Mission property owners have an additional three months to pay their municipal taxes this year.
On Monday night, council passed the 2020 Annual Tax Rates Bylaw, which includes an increase of 4.39 per cent – approved at the end of 2019 – plus a one-time change in the late-penalty structure.
While tax notices, being sent out in the coming weeks, will still include the payment deadline of July 2, 2020, the normal 10 per cent late charge will not be enforced until Oct. 1. This gives taxpayers who may be struggling financially due to the COVID-19 restrictions an extra three months to pay. Payment is due by Sept. 30.
This follows the provincial government legislation that late-payment penalties for commercial, industrial, recreational and managed forest properties will be postponed until Oct. 1.
Ken Herar was the only councillor who spoke against the bylaw, not because of the delay in payment but because of the 4.39 per cent increase.
Reading from a prepared statement, Herar said the tax increase comes at a critical time and reminded council that he voted against the increase last fall.
“I’m even more against it today,” he said.
“The world has changed. Actions speak louder than words. When we say we’re all in this together, those of us who work for the public must step up and demonstrate the leadership that is needed in such unprecedented and challenging times.”
Herar said people have been told to stay home, meaning they cannot go to work and have little or no income and it adds “insult to injury” to add a tax increase on top of that.
“We need to supply some kind of relief as the future looks uncertain for some of our residents. … What we do now will be the legacy of this council.”
He proposed finding savings in order to reduce the increase.
“I am personally taking a five per cent pay cut to help offset the need for a tax-rate increase,” Herar said.
Mayor Pam Alexis told Herar she, personally, didn’t think the tax bylaw should be altered.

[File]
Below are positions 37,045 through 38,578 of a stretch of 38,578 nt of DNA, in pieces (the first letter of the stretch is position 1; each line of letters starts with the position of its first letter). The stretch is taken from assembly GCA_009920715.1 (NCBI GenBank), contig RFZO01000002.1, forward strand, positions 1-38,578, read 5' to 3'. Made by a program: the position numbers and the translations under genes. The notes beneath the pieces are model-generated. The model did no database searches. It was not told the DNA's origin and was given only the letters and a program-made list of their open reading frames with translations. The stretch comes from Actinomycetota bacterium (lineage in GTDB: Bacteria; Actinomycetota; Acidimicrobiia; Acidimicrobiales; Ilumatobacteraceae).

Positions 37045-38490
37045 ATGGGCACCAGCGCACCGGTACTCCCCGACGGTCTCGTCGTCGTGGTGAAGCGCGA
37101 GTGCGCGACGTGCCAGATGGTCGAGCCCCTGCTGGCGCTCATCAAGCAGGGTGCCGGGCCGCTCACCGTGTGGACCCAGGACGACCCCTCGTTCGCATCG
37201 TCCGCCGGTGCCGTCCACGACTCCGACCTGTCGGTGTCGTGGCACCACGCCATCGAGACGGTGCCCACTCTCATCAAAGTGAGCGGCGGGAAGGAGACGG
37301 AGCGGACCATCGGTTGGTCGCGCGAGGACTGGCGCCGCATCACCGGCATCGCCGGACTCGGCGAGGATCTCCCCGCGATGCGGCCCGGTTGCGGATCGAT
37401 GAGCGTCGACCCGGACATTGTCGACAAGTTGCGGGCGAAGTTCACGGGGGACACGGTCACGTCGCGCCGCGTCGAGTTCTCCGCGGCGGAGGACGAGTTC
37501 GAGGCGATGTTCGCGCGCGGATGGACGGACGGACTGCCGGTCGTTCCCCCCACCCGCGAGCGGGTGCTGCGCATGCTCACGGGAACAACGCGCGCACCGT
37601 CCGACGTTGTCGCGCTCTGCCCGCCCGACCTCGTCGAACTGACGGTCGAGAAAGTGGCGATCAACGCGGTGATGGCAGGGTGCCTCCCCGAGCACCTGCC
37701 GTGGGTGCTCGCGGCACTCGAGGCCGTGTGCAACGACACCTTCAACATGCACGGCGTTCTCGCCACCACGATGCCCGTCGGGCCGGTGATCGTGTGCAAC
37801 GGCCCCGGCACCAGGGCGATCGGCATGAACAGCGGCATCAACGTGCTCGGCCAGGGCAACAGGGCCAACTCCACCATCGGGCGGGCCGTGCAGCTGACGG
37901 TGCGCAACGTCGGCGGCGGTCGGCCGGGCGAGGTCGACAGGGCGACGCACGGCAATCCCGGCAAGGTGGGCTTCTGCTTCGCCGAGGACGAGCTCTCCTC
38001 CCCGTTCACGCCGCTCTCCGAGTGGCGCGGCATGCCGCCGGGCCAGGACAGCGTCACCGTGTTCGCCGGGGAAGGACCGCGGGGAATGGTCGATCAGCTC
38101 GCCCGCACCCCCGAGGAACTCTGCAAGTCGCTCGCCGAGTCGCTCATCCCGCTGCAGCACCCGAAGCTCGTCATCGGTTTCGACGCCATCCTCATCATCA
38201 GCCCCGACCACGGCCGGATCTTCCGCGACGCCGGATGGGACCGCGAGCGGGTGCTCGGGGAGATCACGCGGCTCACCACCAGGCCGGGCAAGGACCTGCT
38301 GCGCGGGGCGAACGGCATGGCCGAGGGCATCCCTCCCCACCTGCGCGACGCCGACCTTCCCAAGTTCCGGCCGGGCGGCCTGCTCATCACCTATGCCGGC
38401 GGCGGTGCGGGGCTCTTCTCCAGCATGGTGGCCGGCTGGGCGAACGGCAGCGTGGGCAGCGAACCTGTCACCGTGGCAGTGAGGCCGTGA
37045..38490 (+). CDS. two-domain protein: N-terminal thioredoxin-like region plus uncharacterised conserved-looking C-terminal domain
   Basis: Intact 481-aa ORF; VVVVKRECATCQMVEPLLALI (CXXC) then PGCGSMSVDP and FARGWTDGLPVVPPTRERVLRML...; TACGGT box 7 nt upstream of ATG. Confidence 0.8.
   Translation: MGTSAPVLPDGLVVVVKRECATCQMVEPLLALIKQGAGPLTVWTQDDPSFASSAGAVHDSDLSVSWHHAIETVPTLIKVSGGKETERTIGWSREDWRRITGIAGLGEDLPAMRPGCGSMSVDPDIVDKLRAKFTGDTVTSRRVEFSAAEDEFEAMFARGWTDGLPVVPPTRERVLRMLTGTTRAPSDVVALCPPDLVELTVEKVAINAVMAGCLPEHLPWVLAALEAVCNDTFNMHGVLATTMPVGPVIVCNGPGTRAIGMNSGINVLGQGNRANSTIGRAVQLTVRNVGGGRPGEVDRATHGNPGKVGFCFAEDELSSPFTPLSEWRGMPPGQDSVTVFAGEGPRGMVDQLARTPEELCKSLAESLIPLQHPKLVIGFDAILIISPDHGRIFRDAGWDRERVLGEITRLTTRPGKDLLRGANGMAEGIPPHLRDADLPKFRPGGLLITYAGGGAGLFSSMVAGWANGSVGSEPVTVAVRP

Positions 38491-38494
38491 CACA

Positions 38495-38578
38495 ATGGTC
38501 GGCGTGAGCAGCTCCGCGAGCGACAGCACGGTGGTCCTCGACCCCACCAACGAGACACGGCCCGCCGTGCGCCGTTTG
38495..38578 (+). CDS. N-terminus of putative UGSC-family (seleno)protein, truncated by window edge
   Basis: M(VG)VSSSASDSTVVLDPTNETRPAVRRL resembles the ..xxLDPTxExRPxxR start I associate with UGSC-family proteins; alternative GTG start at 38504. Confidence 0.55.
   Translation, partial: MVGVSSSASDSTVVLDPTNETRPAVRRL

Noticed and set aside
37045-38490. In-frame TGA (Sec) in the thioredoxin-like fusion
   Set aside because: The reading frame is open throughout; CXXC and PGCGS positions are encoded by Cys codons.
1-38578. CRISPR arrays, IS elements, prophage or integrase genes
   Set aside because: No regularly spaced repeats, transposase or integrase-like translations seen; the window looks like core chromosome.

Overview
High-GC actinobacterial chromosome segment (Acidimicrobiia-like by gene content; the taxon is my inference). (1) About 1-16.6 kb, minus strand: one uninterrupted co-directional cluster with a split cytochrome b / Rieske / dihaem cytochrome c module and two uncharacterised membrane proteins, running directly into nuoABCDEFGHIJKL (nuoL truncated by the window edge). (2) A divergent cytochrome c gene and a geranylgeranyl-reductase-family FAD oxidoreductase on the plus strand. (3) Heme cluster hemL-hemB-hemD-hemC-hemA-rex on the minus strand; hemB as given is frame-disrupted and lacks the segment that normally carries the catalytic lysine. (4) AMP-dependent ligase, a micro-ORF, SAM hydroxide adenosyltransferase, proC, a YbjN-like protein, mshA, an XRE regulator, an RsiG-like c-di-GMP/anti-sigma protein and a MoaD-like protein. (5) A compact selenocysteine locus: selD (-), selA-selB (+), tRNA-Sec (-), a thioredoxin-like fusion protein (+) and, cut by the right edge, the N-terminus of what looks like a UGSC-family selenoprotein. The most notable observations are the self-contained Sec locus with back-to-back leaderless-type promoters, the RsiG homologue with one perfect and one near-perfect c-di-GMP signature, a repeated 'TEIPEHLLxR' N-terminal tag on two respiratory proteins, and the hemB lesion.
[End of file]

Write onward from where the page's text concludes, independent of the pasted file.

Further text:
“I am not in favour of changing the tax increase at this time, because I am very worried about 2021 and this would all be pushed to 2021 and we will have a completely different set of headaches in front of us,” Alexis said.
The rest of council agreed, noting that there are tough decisions to come in 2021.
Coun. Mark Davies was critical of Herar’s remarks.
“While that statement may look and sound good as a sound bite or how it plays in the media, it ignores the facts of the day, which is the district still has expenses; it still has staff and payroll to pay for. Sewage and water still get to people’s homes … This money has been allocated. It was spent. It was budgeted. We can definitely look at next year and look at how we can sharpen things to help people,” said Davies, adding that council has committed to this path.
Coun. Cal Crawford also supported the bylaw.
“When we originally came up with this plan, it was very important for Mission’s future. It’s even more important now for Mission’s future in light of COVID-19,” he said.
Crawford also commented on Herar’s statement.
“I have to say, I’m a little surprised at Coun. Herar’s grandstanding.”
Herar said he was taken back by Crawford’s accusation.
“I don’t think that was grandstanding at all. I’d like clarification on that … I was just trying to give some of the views, the input from our community that I’m hearing,” Herar said.
Alexis then shut down that part of the conversation, telling Herar, “I’m sure you and Coun. Crawford can have a conversation offline about that at some point.”